A visit to Dublin wouldn’t be complete without sampling a local pint in a genuine Dublin pub. The city is host to some one thousand pubs, which are a stamping ground for writers, musicians, politicians, locals, and, of course, tourists. Pubs in Ireland are places to talk and to laugh. You can while the hours away watching the world go by or let yourself be entertained by live sport on flat-screen TVs. Whether you’re up for a large night out or a quiet, relaxed chat with mates, drinking in Ireland is always a social affair. And, in stark contrast to the misleading notion of all Irish people being drunk, you’ll see many people just drinking tea or coffee.
If you’re planning to go for a pint or two, the vibrant Temple Bar area is an obvious choice. Situated a few minutes’ walk from Grafton Street, this cultural and artistic centre of Dublin has much to offer. Its medieval layout has been preserved, and traditional pubs are plentiful. There are also many tourist-oriented nightclubs, restaurants and bars, making the area a centre for the city’s nightlife.
Temple Bar pubs
The local pubs all bustle with life, especially after dark. The Oliver Street St. John Goherty has literary connections, The Foggy Dew fuses tradition with a contemporary feel, and The Porterhouse was opened as Ireland’s first pub brewery.
The Merry Ploughboy
Many pubs in Dublin offer other attractions apart from the usual pub grub and drinks. The Merry Ploughboy is owned and managed by traditional musicians who have made it a top venue for Irish music and dancing. It has also been voted “Best event/dinner entertainment in Ireland”.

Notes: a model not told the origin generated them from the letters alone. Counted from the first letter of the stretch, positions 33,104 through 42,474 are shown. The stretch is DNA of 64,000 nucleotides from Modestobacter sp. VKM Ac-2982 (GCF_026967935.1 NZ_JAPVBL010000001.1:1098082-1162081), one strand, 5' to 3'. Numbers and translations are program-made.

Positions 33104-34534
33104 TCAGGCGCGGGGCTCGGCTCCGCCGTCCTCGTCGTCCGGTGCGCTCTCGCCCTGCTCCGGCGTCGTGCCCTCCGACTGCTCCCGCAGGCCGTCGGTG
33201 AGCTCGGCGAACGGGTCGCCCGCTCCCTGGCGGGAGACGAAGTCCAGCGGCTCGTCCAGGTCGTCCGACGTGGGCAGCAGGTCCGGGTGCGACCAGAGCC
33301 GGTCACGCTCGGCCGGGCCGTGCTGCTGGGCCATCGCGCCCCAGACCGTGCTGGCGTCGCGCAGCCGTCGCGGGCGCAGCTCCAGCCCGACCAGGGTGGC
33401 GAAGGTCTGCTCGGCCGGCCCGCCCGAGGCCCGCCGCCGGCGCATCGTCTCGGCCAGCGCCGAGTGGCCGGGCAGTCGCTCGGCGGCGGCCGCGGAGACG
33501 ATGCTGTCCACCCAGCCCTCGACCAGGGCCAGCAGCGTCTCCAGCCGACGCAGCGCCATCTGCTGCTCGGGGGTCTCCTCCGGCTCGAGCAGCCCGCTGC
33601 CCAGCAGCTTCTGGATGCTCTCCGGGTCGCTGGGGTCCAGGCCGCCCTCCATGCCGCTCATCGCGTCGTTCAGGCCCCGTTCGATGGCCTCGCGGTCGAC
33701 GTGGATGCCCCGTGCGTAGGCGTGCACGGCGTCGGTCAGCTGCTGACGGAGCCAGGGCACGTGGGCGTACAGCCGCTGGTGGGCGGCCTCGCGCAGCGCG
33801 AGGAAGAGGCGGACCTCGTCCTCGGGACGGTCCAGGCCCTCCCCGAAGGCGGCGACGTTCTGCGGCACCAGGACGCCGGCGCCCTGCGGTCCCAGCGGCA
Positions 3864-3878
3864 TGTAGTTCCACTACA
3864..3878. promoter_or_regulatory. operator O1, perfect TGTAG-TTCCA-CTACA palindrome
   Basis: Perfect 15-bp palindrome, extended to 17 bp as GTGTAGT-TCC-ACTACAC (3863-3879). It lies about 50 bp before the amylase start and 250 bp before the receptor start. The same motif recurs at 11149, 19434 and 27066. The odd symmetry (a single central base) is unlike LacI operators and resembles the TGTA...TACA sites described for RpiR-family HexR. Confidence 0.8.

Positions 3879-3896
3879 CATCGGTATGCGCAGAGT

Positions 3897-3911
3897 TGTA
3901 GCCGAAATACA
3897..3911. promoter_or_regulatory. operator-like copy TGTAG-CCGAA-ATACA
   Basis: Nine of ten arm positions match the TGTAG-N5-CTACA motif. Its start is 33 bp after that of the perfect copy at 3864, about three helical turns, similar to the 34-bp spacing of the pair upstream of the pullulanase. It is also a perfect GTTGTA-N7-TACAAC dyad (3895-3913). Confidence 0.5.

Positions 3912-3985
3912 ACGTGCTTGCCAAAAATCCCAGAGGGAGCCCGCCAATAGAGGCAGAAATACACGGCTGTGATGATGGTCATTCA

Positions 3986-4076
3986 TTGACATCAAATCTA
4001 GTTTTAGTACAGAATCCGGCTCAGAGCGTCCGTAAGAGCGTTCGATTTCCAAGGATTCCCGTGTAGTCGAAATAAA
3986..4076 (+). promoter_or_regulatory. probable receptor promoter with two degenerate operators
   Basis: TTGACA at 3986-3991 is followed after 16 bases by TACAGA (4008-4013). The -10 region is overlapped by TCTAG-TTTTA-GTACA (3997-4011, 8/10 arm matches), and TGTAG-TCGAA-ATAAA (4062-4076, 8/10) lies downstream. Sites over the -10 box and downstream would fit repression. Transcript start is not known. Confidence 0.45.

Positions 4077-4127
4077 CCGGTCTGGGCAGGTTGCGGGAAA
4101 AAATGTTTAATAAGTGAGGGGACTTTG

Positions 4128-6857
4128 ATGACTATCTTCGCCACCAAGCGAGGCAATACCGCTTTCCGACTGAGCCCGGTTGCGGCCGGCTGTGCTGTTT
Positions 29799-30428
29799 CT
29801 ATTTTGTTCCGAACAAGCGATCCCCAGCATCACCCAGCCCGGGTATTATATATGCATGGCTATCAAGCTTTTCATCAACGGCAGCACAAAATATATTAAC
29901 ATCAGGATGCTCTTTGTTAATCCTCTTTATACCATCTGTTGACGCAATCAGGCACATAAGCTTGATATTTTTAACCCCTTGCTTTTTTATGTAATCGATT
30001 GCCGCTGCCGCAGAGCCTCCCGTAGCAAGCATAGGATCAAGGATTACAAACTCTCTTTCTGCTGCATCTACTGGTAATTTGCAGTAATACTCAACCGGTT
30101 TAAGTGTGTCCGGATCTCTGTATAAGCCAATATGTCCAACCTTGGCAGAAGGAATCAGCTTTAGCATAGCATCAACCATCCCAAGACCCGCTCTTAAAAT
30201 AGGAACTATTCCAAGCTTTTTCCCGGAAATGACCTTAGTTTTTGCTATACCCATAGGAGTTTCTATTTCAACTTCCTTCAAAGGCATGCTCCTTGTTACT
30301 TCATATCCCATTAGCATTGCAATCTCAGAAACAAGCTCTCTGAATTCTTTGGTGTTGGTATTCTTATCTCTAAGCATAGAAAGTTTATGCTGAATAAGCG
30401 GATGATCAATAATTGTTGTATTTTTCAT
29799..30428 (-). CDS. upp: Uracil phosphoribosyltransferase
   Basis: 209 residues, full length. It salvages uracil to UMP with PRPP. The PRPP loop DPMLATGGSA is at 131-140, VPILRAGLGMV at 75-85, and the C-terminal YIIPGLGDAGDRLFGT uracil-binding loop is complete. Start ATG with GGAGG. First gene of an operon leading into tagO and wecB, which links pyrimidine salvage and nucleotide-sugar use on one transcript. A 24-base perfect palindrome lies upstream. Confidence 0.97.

The Brazen Head
The Brazen Head, dating back to 1198 and officially declared Ireland’s oldest pub, is just a short walk from Christchurch cathedral and The Guinness Brewery. Apart from an award-winning restaurant and a superb bar menu, it offers live music every night, as well as evenings of Irish folklore and storytelling.
Fitzgerald’s Bar on Aston Quay has an old time feel with comfy chairs and a Victorian style bar. It’s the perfect place to watch sporting events of all kinds and to listen to live music at the weekends.
Despite being one of the least touristy places in Dublin, Grogan’s on South William Street has an unmatched traditional Irish pub feel, while the staff take pride in pouring some of the best Guinness in town.
This brings us to the famous Guinness Storehouse of St. James Gate, where you can embark on a magical journey into the heart of the Guinness Company. On the building’s seven floors you’ll explore the company’s rich heritage and learn about its history from when it started up until the present day. Follow the ‘master brewer’ and learn all about the ingredients and brewing process, before finally being awarded a certificate once you’ve mastered the art of pouring the perfect pint!